The Care Certificate: Gateway To A Career
In 2013 it was estimated that the number of adult social care jobs in England was 1.52 million. That was an increase of 15% since 2009. Following this trajectory the number of adult social care jobs is projected to grow to around 2.2 million by 2025. Within the elderly care sector, this increase in staff numbers is being driven by the simple fact that people are living longer, but at the same time we are not curing many of the problems associated with old age, such as arthritis, heart disease and dementia. A drive towards person-centred support is also increasing the numbers of staff employed in other sectors, such as mental health and learning disabilities. The Care Certificate is a gateway into social care as a career.
The roles on offer are therefore many and varied but at entry level there are three key roles identified by ‘Skills for care’. These are:
- Care assistants or Support workers; these are the ‘front line’ staff who work with people who have direct care needs. They have a varied range of duties, depending on who they are working with.
- Personal assistants; these staff do much the same as a care assistant but they only work directly with one individual. Usually this is within the individuals own home.
- Community, support and outreach workers; The work these staff do is more support based rather than direct personal care. They can provide support and guidance including teaching people who use care and support services every day skills (such as how to cook a meal safely or make a cup of tea), organising activities with people who need care and support (such as sport or shopping trips) or simply being with individuals in their home, helping them to cope with day to day living.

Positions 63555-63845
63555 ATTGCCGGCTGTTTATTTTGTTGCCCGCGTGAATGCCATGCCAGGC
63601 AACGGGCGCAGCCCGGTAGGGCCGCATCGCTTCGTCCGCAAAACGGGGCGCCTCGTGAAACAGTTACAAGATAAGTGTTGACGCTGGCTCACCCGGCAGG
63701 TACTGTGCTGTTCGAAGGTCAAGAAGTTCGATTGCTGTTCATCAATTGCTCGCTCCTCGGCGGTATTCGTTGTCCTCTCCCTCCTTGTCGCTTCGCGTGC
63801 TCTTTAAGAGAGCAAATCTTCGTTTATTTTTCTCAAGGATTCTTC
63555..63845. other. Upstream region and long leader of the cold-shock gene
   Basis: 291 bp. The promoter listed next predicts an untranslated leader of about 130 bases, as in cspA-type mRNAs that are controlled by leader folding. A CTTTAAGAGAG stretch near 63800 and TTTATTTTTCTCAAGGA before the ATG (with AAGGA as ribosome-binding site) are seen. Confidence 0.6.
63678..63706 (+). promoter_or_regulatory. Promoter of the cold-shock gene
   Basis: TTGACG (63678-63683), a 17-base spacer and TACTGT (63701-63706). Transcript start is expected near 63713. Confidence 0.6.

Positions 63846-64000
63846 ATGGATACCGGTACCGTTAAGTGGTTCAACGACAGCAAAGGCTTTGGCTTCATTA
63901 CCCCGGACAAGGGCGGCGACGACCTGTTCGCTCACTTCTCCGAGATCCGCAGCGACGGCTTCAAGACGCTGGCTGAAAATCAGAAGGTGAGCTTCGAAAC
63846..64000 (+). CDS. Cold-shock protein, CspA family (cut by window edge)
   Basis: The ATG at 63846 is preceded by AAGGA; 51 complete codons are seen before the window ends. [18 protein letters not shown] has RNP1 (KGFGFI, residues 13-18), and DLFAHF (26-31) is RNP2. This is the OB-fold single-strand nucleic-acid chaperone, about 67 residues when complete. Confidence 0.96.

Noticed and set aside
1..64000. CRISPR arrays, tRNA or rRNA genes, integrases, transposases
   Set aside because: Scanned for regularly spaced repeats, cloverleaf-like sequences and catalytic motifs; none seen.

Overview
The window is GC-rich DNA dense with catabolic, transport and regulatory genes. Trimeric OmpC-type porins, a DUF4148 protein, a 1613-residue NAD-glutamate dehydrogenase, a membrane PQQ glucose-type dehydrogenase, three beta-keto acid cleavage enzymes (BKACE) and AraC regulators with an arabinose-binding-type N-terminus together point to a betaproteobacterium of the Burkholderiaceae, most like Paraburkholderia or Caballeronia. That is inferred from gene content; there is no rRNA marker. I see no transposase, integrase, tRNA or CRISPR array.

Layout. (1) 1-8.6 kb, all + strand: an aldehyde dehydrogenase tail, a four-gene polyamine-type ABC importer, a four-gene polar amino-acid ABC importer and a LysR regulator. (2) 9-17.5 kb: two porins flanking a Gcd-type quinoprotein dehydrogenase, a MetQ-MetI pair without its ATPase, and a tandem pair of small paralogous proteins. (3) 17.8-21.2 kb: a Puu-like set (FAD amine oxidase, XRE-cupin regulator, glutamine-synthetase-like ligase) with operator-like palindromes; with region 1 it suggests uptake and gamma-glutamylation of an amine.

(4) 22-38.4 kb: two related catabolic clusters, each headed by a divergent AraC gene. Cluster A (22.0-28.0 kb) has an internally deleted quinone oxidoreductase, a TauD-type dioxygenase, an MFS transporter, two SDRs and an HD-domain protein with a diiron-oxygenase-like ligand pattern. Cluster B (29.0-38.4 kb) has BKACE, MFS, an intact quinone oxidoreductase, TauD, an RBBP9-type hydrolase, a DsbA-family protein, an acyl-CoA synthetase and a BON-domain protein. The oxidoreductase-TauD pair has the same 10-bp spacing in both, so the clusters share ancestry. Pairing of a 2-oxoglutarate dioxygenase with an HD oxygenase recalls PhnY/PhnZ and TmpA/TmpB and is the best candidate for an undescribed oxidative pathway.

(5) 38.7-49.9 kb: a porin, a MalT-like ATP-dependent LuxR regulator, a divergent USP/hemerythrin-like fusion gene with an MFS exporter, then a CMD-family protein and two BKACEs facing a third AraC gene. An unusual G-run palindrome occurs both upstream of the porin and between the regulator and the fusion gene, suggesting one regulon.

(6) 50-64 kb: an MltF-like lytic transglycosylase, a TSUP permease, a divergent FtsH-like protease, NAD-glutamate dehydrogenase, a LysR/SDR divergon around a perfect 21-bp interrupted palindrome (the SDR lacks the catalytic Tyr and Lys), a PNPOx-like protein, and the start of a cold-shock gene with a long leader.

In order to ensure that the needs of people who use services are met on an individual and responsive basis, staff need to receive robust induction training concerning their responsibilities, values and attitudes. In England, the system which has been developed is known as The Care Certificate. It is comprised of 15 standards or courses that were developed jointly by Skills for Care, Health Education England and Skills for Health. The courses that make up the ‘Care Certificate’ are:
1. Understand your role
2. Your Personal Development
3. Duty of Care
4. Equality and Dignity
5. Work in a Person Centred Way
7. Privacy and Dignity
8. Fluids and Nutrition
9. Dementia and Cognitive Issues
10. Safeguarding Adults
11. Safeguarding Children
12. Basic Life Support
13. Health and Safety
14. Handling Information
15. Infection Prevention and Control
Once in post there is the option to move up into more senior positions including supervisory roles and management grades. In terms of continuing professional development the next step up from the ‘Care Certificate’ are the various diplomas. The main occupational qualifications in health and social care are diplomas, which have replaced NVQs.
The most common qualifications for the job roles in this booklet are the level 2 Diploma in Health and Social care and the Level 3 Diploma in Health and Social care. If this is your first job in adult social care, then you could gain these diplomas whilst you work.
There is cross over between the ‘Care Certificate’ and the ‘Health & Social Care Diplomas’. The common ground is defined in the National Occupational Standards.
The bottom line is that the ‘Care Certificate’ represents the first step towards entering the sector, gaining some initial proficiency, and starting a rewarding career. Why not consider doing The Care Certificate Online?